Context: On Thursday, 6 January 2022, Catherine Martin TD, Minister for Tourism, Culture, Arts, Gaeltacht, Sport and Media launched an online consultation on the Basic Income for the Arts (BIA) pilot scheme to elicit the views of artists, those working in the arts and culture sector and the public. More information here:

The online consultation follows a successful stakeholder forum on 15 December that saw over 150 participants from 50 artists and arts workers resource and representative bodies come together to discuss the proposal and provide their views and feedback to the Minister and her Department.

Minister Martin established the Arts and Culture Recovery Taskforce in 2020 as a response to the pandemic, and to provide a platform for solution-focused recommendations for the recovery of the arts and culture sector. The number one recommendation of the taskforce was the introduction of a basic income for the arts pilot scheme.

The purpose of the online consultation is to ensure that the general public, artists and those working in the arts and culture sector have the opportunity to contribute to the policy development for the pilot scheme and to offer suggestions from their experiences as artists, arts workers and members of resource organisations on key issues such as the schemes objectives, eligibility criteria, supporting emerging artists and participant responsibilities.

Response: The Basic Income for the Arts pilot scheme will be launched in the coming months. Further details will be published on the Department’s website after the feedback and input from the online consultation is assessed and finalised.

What you can do: The online consultation opens 6th January and is available for response here until the consultation closes on 27 January 2022. As Minister with responsibility for arts and culture, Catherine Martin TD said: “I encourage everyone interested to get involved in the online consultation for the Basic Income for the Arts pilot. Your views will help shape the final design of the pilot when it rolls out in the coming months. This is a once-in-a-generation policy intervention, a measure that I believe will redraw the landscape for the arts for hopefully many years to come. Our culture and the arts are a fundamental expression of who we are as a nation. Our rich cultural heritage is one of our greatest assets, and our artists weave a sense of identity, creativity and belonging into the fabric of our communities. The intrinsic societal value of culture and the arts was particularly evident during the pandemic, where it provided colour, light and hope in uncertain times.”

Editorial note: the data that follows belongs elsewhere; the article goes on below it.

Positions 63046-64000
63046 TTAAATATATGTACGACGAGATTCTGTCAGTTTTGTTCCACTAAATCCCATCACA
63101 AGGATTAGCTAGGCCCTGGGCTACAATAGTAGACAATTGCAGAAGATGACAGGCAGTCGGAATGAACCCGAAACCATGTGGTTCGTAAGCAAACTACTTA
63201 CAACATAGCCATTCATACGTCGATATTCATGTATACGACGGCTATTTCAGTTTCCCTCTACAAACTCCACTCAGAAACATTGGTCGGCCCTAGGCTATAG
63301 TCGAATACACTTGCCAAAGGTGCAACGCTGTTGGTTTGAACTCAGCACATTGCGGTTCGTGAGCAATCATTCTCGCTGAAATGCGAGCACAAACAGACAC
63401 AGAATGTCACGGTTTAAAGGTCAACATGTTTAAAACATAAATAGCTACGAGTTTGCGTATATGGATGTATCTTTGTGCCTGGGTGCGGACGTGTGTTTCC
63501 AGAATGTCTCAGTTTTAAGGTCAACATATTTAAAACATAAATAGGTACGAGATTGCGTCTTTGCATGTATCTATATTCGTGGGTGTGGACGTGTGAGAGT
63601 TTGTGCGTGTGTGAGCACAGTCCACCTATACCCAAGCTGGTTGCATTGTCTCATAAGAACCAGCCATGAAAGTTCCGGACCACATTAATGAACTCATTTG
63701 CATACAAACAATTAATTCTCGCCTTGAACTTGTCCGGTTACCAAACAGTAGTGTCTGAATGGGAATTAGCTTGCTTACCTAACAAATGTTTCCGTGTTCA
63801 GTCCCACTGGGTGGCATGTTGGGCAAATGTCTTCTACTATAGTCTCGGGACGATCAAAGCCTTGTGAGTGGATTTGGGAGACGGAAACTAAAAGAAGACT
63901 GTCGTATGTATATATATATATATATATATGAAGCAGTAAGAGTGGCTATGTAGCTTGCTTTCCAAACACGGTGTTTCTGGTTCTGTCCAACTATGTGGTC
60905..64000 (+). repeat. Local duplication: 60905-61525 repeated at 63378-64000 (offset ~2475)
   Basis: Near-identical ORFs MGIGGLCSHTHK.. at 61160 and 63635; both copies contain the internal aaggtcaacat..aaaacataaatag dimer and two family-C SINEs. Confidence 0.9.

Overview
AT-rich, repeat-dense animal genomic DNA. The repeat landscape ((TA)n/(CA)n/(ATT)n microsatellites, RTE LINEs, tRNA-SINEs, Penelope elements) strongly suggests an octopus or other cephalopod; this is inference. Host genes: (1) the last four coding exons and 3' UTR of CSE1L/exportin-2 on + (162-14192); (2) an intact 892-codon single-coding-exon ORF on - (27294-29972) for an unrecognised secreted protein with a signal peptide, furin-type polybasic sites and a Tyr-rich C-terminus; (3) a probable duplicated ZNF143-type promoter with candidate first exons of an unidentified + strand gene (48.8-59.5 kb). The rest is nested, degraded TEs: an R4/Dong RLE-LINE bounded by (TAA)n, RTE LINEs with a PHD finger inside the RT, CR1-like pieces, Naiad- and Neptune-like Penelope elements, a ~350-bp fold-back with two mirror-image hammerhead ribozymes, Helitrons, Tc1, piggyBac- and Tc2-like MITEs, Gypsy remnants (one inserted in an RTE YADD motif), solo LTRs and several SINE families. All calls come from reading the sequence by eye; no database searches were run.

Make your submission  outlining the requirements of the music sector as you see them, you may reference Music Alliance Ireland’s submission. 


Music Alliance Ireland made a submission to the consultation and also directly contacted the Minister with the letter below.


Dear Minister Martin,

I am writing in my capacity as the Chair of Music Alliance Ireland/Comhaontas Ceoil na Éireann.

Music Alliance Ireland is a group of national music organisations and companies that have come together to enhance their support for the music sector and establish a collective voice. Our current working group consists of performance groups, concert promoters and resource organisations with a remit across the island and involvement in a variety of musical genres. The current members are: Association of Irish Composers, Contemporary Music Centre, Crash Ensemble, Diatribe Records, Improvised Music Company, Journal of Music, Kirkos Ensemble, Music Network, and Trad Ireland/Traid Éireann.

The MAI welcomes the BIA as a vital support for artists in Ireland, and recognises the huge amount of work and vision by all involved to bring the proposal to its present stage of development. We are also grateful for the opportunity to make submissions to the process. 

Our recommendation at this stage primarily focuses on the complicated issue of eligibility of musicians for candidature. 

Recognising that the Department’s proposal that “membership of a recognised certifying organisation will stand as an automatic determinant of eligibility“, we feel strongly that the list of qualifying organisations for musicians’ eligibility should be broadened beyond membership of the Musicians Union of Ireland. Given that this is a three-year trial and its success relies on a broad diversity of participants, the Praxis phrase “inclusivity rather than exclusivity” resonates here. It is our finding that the MU does not have a broad enough membership base to fully represent our sector, and we would therefore recommend that membership of any one of the relevant national music resource organisations should qualify an artist for eligibility in this instance. 

Similarly, we support the addition of the option whereby “applicants may self-certify as an artist or creative arts worker and provide supporting documentation for review” and would propose that this process could include letters of support from resource organisations, as well as the crucial option for the artist in question to self-certify through Revenue if they have declared income as a self-employed musician in recent years. In addition, holding Artist Exemption status from Revenue should be an indicator of eligibility.

Once again, we would like to express our gratitude for this venture, and reiterate that we stand ready to support the Department in an advisory role if further clarification of this issue is required.

Kind regards,

 Image courtesy of Crash Ensemble. 

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